“It’s a slap in the face to the millions of taxpayers who provided this gentleman with over $430,000 in bonuses since 2010,” Meadows said, suggesting that a subpoena be issued for the former official. Runcie was scheduled to testify at the hearing but resigned from his post on Tuesday, citing political disagreement with his superiors.

National Association of Student Financial Aid Administrators spokesman Justin Draeger said that it was unclear how many of the improper payments were intentional or accidental, but Tighe said that the Education Department is doing its best to respond to the audits and fix the problem.

“They’ve done some work to try to resolve some of our audits, but there are still some ways to go,” she said.


Consumer News: The growing conflict between insurance companies and repair shops

PhotoYou've been in an accident and it's the other guy's fault. No one is hurt but now you've got to file an insurance claim and get the damage repaired. It sounds simple, but sometimes it isn't.

You want your car returned to as close as possible to the condition it was in before the accident. The insurance company paying for the repair has a strong interest in how much it's going to cost to do that.

The fact is, insurance companies and auto repair shops often argue over what is necessary to repair the vehicle and the consumer can get caught in the middle. By law, the consumer filing the claim has the right to choose the repair shop, but it's very possible the insurance carrier will reject the estimate, especially if it is not one of its "preferred" repair shops.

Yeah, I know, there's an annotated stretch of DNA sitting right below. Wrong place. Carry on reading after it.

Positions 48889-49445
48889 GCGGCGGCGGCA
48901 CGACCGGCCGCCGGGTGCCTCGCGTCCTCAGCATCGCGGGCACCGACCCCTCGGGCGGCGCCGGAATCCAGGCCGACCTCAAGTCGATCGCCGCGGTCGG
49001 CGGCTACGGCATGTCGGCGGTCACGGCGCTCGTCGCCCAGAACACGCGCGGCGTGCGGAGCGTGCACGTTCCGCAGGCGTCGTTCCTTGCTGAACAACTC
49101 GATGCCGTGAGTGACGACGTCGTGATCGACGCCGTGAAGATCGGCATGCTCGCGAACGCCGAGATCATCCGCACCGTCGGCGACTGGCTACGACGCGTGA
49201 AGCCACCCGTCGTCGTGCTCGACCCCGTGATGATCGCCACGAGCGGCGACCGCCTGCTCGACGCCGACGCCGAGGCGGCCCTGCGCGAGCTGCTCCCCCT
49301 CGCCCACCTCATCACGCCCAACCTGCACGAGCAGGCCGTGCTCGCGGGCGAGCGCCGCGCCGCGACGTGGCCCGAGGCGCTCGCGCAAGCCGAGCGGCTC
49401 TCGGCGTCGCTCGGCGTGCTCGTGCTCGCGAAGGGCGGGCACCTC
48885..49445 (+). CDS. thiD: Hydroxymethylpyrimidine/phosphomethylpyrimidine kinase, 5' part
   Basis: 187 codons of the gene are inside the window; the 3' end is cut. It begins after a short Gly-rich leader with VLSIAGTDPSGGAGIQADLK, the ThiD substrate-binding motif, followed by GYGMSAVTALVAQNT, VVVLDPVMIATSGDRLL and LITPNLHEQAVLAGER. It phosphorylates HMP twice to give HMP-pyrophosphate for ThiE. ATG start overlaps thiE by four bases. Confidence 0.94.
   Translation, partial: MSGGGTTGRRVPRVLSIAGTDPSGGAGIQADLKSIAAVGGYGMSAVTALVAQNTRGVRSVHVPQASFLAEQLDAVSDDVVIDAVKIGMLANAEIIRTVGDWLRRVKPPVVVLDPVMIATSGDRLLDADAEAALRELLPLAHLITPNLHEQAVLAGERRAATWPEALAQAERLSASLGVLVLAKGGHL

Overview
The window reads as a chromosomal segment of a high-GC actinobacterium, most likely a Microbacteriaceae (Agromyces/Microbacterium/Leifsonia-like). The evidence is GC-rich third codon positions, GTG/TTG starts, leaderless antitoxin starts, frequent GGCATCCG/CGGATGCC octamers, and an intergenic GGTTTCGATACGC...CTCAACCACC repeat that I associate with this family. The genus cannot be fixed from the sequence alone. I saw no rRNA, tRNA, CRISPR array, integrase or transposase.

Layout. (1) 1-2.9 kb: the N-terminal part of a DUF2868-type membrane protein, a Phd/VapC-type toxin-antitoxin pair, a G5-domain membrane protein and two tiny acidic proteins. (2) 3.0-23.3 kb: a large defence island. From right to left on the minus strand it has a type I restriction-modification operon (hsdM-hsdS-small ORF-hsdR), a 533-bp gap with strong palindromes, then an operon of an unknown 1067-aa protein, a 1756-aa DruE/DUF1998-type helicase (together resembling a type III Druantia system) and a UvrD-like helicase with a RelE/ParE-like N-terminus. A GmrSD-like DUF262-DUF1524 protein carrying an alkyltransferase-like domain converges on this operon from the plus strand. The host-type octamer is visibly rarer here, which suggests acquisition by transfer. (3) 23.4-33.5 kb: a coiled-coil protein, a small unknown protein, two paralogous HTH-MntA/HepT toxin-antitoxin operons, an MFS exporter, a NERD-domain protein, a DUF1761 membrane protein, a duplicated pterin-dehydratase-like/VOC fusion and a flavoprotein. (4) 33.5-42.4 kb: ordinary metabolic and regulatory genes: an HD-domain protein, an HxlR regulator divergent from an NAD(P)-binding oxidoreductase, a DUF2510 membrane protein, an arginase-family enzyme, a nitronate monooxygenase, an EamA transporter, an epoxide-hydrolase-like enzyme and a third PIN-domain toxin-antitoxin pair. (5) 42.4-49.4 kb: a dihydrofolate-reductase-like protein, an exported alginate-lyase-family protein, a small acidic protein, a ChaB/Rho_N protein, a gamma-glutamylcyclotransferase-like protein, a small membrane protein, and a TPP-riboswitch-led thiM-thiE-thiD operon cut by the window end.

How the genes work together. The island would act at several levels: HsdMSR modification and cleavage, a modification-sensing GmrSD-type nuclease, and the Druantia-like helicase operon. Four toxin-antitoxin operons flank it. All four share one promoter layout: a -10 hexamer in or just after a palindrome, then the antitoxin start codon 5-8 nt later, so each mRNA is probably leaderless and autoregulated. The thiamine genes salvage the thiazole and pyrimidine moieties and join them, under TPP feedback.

We got a revealing glimpse of this growing conflict when we researched the issue and came across an article on the website for Mark's Body Shop in Baltimore, with the not-too-subtle title "5 lies insurance companies tell you after an accident."

Pressure to cut corners

In the article, Mark claims insurance companies have pressured his shop in the past to use non-OEM, reconditioned and salvage parts. And the issue isn't just limited to Maryland.

“Our Consumer Protection Division receives complaints from consumers about disputes between insurance companies and collision repair shops,” said Mississippi Attorney General Jim Hood.

He notes the issue has increased in recent years because of changes in the way cars are made. The lighter, synthetic materials used in the body are much more expensive to repair, in part because of the training required to do the work.

“In order to place a vehicle back in its pre-accident condition, some body shops have to buy expensive machines or tools and have their technicians trained and certified on the repair procedures for certain makes of vehicles," Hood said. "Some collision repair shops which do not obtain these certifications and tools, may offer to do a repair cheaper. The goal of the insurance companies is to keep repair prices as low as possible. Therein lies the conflict for consumers to navigate."

The conflict poses a problem for the insurance industry as well. Thomas Hambrick, assistant vice president of media and public relations at The Hartford, told USA Today there could be an initial disagreement with the repair shop, but the two sides usually reach an agreement on the price and the repairs.

Consumer guide

In response to the conflict, Hood's office has published a "Consumer Guide to Insurance and Auto Body Repair," which lays out consumers' rights when their vehicle is being repaired and paid for by an insurance claim. The guide points out that insurance companies are only required to pay the lowest estimate for "properly repairing" the vehicle.

But that "properly repaired" is key. Consumers should discuss with the person doing the repair, how it will be done, and whether OEM -- original equipment manufacturer -- parts are being used.

While the insurance company will suggest shops to make the repair, the decision is ultimately yours. In making it, ask the shop manager about the technology and training the shop uses. Checking out online reviews is a good idea as well.